Restraints of trade are used in South Africa by employers in an attempt to protect themselves from erstwhile employees using their insider knowledge to undermine them in the market. Or at least that is what they are supposed to do.
These types of agreements or clauses (as they are generally put in employment contracts as standard clauses) aim to restrict an employee after they have left the service of an employer in terms of their potential future employment with direct or indirect competitors, clients or suppliers.The principle governing restraint of trade is that they are generally enforceable if the restraint is reasonable and necessary to protect a legitimate proprietary interest of an employer. Protectable interests are usually in the form of trade secrets, trade connections or confidential information. Admittedly, these terms are rather vague, and the protectable nature of these interests depend heavily on the specific context of the matter, the information that the employee was privy to and how that information could be used to undermine their former employer’s business interests.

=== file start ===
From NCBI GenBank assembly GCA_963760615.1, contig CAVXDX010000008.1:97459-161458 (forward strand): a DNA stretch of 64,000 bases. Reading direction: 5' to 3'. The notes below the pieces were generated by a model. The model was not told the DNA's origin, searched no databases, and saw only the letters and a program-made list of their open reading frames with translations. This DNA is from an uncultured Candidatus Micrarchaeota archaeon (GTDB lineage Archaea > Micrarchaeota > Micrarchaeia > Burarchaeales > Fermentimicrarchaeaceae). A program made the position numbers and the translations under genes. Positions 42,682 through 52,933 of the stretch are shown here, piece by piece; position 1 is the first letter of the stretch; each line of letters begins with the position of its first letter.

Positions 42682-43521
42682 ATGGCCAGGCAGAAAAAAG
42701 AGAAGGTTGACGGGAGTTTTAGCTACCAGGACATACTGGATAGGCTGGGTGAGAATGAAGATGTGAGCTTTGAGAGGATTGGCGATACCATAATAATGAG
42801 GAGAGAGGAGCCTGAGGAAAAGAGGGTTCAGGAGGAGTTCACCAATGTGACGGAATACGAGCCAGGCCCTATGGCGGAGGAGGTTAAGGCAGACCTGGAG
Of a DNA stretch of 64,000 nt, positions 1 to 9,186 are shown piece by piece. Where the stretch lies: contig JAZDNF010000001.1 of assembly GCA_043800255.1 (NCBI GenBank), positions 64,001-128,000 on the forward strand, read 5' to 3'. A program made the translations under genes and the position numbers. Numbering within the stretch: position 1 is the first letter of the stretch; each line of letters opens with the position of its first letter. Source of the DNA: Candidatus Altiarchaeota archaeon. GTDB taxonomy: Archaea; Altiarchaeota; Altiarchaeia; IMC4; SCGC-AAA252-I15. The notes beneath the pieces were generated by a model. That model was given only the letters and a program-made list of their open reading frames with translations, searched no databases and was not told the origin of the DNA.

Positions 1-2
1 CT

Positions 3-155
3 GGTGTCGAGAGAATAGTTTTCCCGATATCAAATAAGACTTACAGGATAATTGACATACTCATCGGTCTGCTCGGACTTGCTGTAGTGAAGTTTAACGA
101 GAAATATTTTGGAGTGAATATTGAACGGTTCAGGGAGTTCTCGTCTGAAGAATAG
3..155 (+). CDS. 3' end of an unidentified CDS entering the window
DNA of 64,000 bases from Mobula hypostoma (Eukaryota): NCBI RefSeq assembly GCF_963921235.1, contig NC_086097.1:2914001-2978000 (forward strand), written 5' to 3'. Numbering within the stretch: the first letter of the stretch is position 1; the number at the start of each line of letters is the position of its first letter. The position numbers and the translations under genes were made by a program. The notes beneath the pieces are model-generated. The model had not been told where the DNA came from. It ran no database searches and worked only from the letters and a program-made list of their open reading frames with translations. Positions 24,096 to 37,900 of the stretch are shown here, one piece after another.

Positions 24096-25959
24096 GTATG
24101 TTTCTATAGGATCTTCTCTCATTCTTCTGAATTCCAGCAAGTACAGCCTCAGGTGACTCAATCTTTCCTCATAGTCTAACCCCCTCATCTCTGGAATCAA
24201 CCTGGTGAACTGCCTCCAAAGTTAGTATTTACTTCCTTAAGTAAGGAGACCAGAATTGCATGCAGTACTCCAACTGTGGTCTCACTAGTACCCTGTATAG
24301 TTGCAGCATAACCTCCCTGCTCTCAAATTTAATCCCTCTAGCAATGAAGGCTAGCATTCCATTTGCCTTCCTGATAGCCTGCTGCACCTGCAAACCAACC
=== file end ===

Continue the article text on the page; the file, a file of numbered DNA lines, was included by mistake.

Employers must take a reasonable and contextual approach when drafting their employments contracts and when enforcing these restraints of trade. You cannot simply persuade the Courts to enforce a restraint of trade by merely citing the fact that an employee signed an agreement. An employer is obliged to show that they are in fact protecting their legitimate business interests, have done so in good faith and that such protection is necessary and reasonable.
Failure to show this aspect of reasonableness will inevitably lead to the Courts to side with the employee and their constitutional right to freedom of trade to hold that the restraint of trade is unreasonable and unenforceable.
Employers must therefore be wary of applying a mechanical approach to their restraints of trade, both in the agreements signed with the employee and in the enforcement of those agreements in litigation. They must ensure that the interests that they are protecting are unique to their business, warrant protection by the Courts and do not unreasonably curtail the employee’s rights.
Written by Cornel Van Der Westhuizen
This article is a general information sheet and should not be used or relied on as legal or other professional advice. No liability can be accepted for any errors or omissions nor for any loss or damage arising from reliance upon any information herein. Always contact your legal adviser for specific and detailed advice. Errors and omissions excepted (E&OE).